About 7 cm x 5 cm would be perfect for a binding. And the Goddard minibook fit that requirement. All of the elements of a perfect marriage of subject matter, ultra-rare material and the consummate artist combined in the Muonionalusta meteorite Robert Goddard book. Just the mere act of holding the meteorite bound book in your hand gives the sense that this is no ordinary miniature book. This is a true work of art. And is now the center of my own collection of miniature books.
The key was finding the perfect subject matter and, of course, the topic had to do something with meteorites or space.
St. Onge books are among the best made miniature books in the world. From paper choice to printing and binding, they are as close to perfect as one can get. On the Robert Goddard book there is this wonderful gold printed circular text and profile of Goddard on the front binding. And the subject is of the biography of one of the most famous rocket scientist, the father of rockets and the space age. It was a perfect fit for a meteorite bound book.
It was important that the special meteorite bound book remains true to the original design of Achille St. Onge. So, I insisted that the meteorite book would have the same title on the spine, the same type, and the same design as on the original. I talked to several companies to see if they could do this as well as to some jewelers and goldsmiths. But none of them had the right skill or confidence to take on this kind of a delicate project. Fortune finally shined on me when a friend gave me the name of a company in Switzerland who could engrave anything on any surface, who had experience engraving on meteorites and who could guarantee the integrity of the meteorite would stay intact. And the company was also comfortable with slicing and then engraving on a meteorite only 1 mm thick! The finished product far exceeded my wildest dream of perfection.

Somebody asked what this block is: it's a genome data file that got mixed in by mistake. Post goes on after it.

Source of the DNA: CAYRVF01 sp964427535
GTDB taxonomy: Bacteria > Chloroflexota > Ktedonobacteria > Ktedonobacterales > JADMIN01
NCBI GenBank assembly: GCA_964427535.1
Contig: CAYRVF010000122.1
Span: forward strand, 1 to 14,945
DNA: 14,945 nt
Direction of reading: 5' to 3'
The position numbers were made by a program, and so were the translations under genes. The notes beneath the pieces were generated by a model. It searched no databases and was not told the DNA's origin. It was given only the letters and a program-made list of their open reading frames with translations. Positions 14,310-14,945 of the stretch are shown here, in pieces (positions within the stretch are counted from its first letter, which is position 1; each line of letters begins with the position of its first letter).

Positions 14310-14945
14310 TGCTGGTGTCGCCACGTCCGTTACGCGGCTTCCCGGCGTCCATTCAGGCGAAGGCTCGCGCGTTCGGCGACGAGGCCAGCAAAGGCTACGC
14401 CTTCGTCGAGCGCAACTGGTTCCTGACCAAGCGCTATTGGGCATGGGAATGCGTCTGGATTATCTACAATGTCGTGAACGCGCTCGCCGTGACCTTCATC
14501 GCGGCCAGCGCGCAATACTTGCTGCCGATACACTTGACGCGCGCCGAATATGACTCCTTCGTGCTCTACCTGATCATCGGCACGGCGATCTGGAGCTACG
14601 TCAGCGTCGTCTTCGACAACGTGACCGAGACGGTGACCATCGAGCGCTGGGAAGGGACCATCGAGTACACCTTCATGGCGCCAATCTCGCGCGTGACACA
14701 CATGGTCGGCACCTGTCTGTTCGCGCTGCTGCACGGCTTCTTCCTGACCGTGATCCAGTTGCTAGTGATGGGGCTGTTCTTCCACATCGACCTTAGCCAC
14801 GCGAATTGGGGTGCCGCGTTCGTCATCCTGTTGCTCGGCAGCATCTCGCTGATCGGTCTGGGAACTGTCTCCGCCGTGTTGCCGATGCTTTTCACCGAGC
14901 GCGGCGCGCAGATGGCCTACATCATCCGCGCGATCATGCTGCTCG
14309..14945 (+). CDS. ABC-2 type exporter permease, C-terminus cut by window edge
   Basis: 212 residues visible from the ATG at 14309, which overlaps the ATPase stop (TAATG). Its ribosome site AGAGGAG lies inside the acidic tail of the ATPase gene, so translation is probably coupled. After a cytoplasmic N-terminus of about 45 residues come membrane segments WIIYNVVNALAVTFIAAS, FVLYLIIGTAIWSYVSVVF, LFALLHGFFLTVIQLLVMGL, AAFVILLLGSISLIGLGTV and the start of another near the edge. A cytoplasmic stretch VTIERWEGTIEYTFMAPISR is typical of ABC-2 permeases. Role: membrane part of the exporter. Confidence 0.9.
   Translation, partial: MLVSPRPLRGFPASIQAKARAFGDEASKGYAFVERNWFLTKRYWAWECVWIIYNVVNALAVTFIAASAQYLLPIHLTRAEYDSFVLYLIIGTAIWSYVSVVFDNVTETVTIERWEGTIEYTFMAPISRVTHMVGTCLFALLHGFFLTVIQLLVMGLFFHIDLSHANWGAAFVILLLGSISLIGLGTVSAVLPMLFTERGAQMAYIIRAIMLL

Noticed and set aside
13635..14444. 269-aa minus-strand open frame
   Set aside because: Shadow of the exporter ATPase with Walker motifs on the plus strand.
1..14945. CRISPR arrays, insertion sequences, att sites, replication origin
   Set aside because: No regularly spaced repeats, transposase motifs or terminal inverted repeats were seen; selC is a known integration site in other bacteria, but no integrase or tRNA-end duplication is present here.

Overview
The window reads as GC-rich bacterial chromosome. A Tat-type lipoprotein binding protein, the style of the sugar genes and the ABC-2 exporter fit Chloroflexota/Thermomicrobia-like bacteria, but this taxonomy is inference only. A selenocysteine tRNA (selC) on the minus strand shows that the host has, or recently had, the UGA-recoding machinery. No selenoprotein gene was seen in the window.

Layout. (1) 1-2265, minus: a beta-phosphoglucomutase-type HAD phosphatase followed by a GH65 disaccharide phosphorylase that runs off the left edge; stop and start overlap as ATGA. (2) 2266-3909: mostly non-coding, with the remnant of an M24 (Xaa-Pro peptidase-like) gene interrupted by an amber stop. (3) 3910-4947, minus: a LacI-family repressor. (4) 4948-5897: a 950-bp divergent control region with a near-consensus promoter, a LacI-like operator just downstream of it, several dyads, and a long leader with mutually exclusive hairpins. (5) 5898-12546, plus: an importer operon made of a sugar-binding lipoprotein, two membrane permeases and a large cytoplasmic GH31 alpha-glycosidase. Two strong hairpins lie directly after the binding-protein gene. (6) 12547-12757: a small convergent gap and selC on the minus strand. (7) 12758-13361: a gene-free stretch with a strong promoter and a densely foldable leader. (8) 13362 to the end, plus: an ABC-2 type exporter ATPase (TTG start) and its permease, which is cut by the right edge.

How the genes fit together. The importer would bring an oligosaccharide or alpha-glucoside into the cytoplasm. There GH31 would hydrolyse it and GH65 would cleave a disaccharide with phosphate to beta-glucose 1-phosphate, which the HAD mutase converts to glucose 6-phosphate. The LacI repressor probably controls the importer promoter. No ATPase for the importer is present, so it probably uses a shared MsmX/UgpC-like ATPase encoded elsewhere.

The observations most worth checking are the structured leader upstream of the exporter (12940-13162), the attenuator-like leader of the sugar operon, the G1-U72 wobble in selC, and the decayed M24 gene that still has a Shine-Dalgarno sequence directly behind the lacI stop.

This project has been years in the planning, has required painstaking research, but has been a true labor of love.
I am very proud to offer to you this rare chance to own a part of the history of mankind’s adventure into space and of the stars themselves." Fine. Tight, bright, and unmarred. Meteorite binding, 8-cent Gaddard US postage stamp tipped in, frontispiece; special endpapers illustrated with rocket blueprints, aeg; gray paper slipcase with beveled brown leather foredge; this copy includes a second portrait engraving on the inside of the rear cover exposed by a cut away in the pastedown. 72x53x9mm. 85pp. Numbered limited edition of 1,926 copies, this being 1527. Item #10021